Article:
Marseilles building collapse: Sixth body found in rubble

Rescue workers search debris as fire still smoulders under rubble of four-storey building

Rescue workers in Marseilles, France, have recovered a sixth body from the rubble of a collapsed apartment building as emergency services battled difficult conditions to look for missing people.

More than 24 hours after a suspected explosion at the building, where people had reported a strong smell of gas, dozens of rescue workers and dogs worked among the debris and rubble as a fire still smouldered underneath.

A huge blast at 12.40am local time on Sunday morning brought down the four-storey residential building in the Mediterranean port city.

The cause of the explosion is still to be determined, but investigators are examining the possibility it was a gas leak. Five people in a neighbouring building sustained minor injuries.


The French housing minister, Olivier Klein, said the discovery of the bodies was “gruesome, difficult and dramatic”.

Mr Klein said at the scene earlier on Monday that four bodies had been found. But within hours the emergency services announced that rescue workers had found a fifth and then a sixth victim.

Visiting Marseilles, he said the role of the government was to support the victims, their families and those evacuated from their homes.

Mr Klein said rescue operations were continuing with “care and determination” and 40 buildings near the site had been evacuated.

Marseille’s mayor, Benoît Payan, said rescue workers were still optimistic they could find survivors. “There is still hope, and as long as there is hope, we will not stop,” he said at the scene of the disaster.

Mr Payan ordered the town hall’s flags to be flown at half-mast and books of condolence will be opened for locals to pay their respects to the victims.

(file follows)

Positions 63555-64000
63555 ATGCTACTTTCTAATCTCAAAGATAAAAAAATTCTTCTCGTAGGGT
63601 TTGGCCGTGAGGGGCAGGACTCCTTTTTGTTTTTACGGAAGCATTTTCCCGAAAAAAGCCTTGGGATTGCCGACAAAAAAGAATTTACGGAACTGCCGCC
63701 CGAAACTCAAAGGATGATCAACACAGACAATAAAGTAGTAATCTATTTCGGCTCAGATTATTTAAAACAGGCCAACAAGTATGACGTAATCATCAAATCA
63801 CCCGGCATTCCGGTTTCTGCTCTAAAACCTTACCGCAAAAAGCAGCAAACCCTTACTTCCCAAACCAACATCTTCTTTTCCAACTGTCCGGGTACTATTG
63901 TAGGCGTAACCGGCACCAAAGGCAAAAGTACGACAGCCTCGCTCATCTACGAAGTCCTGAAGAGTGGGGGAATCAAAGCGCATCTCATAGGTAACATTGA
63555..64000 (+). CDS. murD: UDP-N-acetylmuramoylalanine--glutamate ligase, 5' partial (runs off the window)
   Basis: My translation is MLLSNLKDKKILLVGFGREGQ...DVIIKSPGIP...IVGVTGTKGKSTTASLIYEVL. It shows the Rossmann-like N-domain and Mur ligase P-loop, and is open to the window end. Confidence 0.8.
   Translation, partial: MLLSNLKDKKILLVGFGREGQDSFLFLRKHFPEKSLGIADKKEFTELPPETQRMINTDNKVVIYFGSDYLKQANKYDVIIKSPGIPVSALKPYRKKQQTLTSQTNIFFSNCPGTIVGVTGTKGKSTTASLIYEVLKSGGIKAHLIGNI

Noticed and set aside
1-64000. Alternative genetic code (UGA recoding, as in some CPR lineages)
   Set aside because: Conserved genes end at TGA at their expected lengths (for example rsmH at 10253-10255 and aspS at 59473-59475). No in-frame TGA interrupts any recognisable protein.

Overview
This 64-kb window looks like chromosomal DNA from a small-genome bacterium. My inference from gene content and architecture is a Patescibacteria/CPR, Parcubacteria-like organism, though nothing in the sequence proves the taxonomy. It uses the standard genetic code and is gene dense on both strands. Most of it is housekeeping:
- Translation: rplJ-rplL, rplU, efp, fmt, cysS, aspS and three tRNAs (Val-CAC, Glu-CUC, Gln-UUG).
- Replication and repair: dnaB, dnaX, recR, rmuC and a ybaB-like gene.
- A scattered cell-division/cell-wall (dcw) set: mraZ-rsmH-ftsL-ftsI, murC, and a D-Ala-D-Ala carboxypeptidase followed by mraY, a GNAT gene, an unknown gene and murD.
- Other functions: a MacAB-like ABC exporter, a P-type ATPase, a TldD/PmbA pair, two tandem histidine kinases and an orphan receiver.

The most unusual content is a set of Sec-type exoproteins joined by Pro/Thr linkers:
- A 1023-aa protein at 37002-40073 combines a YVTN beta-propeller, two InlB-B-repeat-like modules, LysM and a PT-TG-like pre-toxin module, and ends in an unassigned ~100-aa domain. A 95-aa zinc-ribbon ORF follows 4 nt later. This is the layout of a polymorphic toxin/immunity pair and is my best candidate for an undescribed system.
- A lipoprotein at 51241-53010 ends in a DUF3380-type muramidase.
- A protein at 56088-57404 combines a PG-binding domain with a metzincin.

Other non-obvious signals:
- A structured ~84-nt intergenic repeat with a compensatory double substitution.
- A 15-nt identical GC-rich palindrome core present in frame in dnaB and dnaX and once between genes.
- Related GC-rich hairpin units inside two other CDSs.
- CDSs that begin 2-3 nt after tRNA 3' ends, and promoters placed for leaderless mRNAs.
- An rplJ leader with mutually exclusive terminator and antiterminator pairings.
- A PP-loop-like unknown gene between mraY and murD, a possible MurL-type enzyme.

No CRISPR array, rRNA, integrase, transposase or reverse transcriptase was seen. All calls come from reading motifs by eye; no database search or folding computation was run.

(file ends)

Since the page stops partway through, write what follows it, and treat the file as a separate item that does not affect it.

Lionel Mathieu, the commander of the city’s fire department, said his team was waging a “battle against time”. He added: “The fire has not reached all parts, so there is hope that some people are still alive.”

Emergency workers continued rescue operations with the help of a crane and lights, but a persistent fire beneath the rubble hampered their work, making it difficult for firefighters to deploy sniffer dogs to detect more victims or survivors.

The narrow street also made the work more challenging.

Rubble and remains from the building must be carefully preserved for police to carry out an investigation into what caused the blast. So far 350 sq metres of rubble has been cleared.

“Work continues to identify” the victims and experts have started work on determining the cause of the explosion, investigators from the prosecutor’s office said. City prosecutors have opened a manslaughter investigation.

On Monday evening, a prayer vigil was held at a church near the site of the explosion.

“Hope, even though it is dwindling, must remain until the end,” the Cardinal-archbishop of Marseilles, Jean-Marc Aveline, told the congregation.

On Sunday, before the discovery of the bodies, the local prosecutor, Dominique Laurens, said eight people “were not responding to phone calls”.

A ninth person living in a neighbouring building who had been feared missing has since been in touch with relatives, the prosecutor’s office said. – Guardian